Minnesota Indian tribes will celebrate the 25th anniversary of the signing of the state’s final gaming compacts on Thursday, September 15 with a gala banquet at the Intercontinental Hotel St. Paul Riverfront, a property now owned by the Mille Lacs Band of Ojibwe.
Minnesota Indian Gaming Association (MIGA) Executive Director John McCarthy said the venue has special significance. “Almost all of the compact negotiating sessions were held in that building,” he said. “Of course, that was long before any of the tribes could ever have dreamed of owning a hotel in downtown St. Paul.”
Mille Lacs Band Chief Executive Melanie Benjamin said the Band is honored to host the milestone event at one of its two St. Paul hotel properties. “I think every tribal leader in the state feels the same way–grateful for the progress we have made, and excited for the opportunity to come together to celebrate our shared success,” she said.
Compact negotiations began in 1988 after Congress passed the Indian Gaming Regulatory Act (IGRA), which required tribes to enter into agreements with the state in order to conduct casino-style gaming. The compacts for video games of chance were signed by Governor Rudy Perpich in 1989, and the blackjack compacts in 1991 by Governor Arne Carlson shortly after he took office. They were the first tribal-state gaming compacts in the nation.
Charlie Vig, MIGA Chair and Chairman of the Shakopee Mdewakanton Sioux Community, said the banquet will bring together tribal leaders, elected officials, gaming industry colleagues and friends to celebrate the progress that tribal government gaming has made possible, not just for tribes themselves but for the communities where their gaming operations are located.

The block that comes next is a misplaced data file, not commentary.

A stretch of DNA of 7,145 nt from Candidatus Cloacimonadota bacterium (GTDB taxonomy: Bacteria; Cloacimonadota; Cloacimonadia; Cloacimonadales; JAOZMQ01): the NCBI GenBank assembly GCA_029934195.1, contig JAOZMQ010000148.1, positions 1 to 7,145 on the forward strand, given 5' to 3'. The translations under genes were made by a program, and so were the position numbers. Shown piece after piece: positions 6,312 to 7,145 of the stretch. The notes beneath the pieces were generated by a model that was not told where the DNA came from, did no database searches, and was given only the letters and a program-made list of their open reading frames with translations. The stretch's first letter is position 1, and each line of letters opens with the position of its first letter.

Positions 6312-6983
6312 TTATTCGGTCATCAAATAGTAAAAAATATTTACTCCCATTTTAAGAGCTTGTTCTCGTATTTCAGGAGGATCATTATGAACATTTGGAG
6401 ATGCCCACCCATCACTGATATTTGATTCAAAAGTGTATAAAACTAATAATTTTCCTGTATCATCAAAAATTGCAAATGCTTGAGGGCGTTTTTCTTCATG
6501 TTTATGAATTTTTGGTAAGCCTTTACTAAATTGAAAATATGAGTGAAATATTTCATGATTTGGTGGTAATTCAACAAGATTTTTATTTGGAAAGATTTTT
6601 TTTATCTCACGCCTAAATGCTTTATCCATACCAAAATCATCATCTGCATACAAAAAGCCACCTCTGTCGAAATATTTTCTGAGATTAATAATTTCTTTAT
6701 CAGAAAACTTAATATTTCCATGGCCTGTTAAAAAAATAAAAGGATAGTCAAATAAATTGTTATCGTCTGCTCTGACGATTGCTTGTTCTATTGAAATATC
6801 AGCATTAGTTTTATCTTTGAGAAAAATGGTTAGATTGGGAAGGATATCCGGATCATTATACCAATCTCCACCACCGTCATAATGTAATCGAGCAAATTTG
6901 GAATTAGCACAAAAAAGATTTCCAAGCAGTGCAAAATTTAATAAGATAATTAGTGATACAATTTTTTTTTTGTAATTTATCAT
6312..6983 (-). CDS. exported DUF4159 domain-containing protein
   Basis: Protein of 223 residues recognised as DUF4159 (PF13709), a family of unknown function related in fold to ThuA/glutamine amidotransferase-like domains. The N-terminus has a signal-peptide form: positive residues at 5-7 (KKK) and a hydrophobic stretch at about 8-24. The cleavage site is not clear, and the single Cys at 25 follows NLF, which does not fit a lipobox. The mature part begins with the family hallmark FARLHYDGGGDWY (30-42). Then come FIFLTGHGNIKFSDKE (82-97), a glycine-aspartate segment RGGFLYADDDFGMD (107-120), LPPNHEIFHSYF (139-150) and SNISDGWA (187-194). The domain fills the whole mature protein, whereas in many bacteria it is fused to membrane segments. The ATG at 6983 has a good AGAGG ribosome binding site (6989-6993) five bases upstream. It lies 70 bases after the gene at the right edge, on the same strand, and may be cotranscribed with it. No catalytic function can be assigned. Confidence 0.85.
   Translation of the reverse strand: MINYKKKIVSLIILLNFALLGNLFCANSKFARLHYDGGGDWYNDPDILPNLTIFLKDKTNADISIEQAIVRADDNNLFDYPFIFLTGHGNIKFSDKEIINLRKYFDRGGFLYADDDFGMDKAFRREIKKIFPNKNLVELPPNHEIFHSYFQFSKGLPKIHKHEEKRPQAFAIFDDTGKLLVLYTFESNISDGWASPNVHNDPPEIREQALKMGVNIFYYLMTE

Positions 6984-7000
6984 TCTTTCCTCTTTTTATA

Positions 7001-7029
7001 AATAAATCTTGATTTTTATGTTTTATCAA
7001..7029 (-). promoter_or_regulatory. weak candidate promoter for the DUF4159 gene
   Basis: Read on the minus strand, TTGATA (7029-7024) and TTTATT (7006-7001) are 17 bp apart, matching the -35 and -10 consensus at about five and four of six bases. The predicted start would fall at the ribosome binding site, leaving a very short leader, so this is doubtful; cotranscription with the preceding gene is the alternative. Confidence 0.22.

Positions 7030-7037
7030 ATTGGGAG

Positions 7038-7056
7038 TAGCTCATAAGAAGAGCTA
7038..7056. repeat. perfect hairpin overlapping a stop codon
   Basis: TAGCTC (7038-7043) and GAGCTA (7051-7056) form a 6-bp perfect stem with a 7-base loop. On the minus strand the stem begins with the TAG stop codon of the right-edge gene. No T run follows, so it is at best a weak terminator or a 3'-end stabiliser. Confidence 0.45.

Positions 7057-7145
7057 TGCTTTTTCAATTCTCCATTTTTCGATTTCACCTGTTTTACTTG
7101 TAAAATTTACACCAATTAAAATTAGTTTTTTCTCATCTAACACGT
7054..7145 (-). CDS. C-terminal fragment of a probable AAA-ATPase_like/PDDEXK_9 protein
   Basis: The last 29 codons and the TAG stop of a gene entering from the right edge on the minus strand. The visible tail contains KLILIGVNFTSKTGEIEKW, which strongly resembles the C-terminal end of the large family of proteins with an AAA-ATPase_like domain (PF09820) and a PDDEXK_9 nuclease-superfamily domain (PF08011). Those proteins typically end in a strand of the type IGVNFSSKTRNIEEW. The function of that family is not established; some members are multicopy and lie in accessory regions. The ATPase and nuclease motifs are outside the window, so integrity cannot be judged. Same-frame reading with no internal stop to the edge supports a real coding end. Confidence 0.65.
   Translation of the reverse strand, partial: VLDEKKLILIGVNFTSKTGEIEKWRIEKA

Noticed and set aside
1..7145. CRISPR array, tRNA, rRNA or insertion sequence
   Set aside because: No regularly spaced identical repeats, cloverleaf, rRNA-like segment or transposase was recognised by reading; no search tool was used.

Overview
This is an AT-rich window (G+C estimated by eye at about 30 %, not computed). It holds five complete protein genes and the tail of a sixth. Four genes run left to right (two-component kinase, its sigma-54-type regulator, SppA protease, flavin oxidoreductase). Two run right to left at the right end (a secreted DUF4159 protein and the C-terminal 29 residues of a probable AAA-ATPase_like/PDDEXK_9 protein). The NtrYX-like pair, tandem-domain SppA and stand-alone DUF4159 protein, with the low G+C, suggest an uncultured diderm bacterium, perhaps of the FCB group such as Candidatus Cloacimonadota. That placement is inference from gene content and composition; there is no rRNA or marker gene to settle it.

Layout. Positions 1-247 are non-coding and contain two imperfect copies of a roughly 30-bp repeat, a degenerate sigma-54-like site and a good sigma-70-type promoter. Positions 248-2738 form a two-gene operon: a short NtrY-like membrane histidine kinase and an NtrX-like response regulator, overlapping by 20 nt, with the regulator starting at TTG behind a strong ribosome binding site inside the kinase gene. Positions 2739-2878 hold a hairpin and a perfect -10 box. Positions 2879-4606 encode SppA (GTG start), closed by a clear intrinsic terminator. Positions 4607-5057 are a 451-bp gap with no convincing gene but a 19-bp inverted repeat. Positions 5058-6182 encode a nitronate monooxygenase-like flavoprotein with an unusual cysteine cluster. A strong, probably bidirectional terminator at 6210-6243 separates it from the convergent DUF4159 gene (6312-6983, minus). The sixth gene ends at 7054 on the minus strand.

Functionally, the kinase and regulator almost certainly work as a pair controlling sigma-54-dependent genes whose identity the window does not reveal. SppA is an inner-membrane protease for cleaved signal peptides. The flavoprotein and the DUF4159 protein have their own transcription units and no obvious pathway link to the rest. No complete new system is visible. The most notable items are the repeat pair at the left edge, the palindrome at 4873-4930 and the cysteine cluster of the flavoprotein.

“Gaming has been the most successful rural development tool in Minnesota history,” Vig said. “Thousands of rural Minnesotans have good jobs and benefits today because of Indian gaming. They are able to pay taxes, buy homes, get health care when they need it, and put their kids through school because they work for tribal casinos. Gaming has been good for the entire state of Minnesota. While there are still many unmet needs in Indian country, we think that the progress of the past 25 years is worth celebrating.”
Invited guests include Senator Al Franken, who serves on the Senate Indian Affairs Committee, and Senator Amy Klobuchar; Governor Mark Dayton; U.S. Representatives Betty McCollum, John Kline, Tim Walz, Rick Nolan, Collin Peterson and Keith Ellison, all of whom are members of the U.S. House Native American Caucus; and National Indian Gaming Association (NIGA) Chairman Ernie Stevens, Jr. Stacey Thunder, co-host of WDSE-TV’s “Native Report,” will serve as emcee.
Sponsorships, individual tickets and tables for 8 are available through the MIGA website, www.mnindiangamingassoc.com.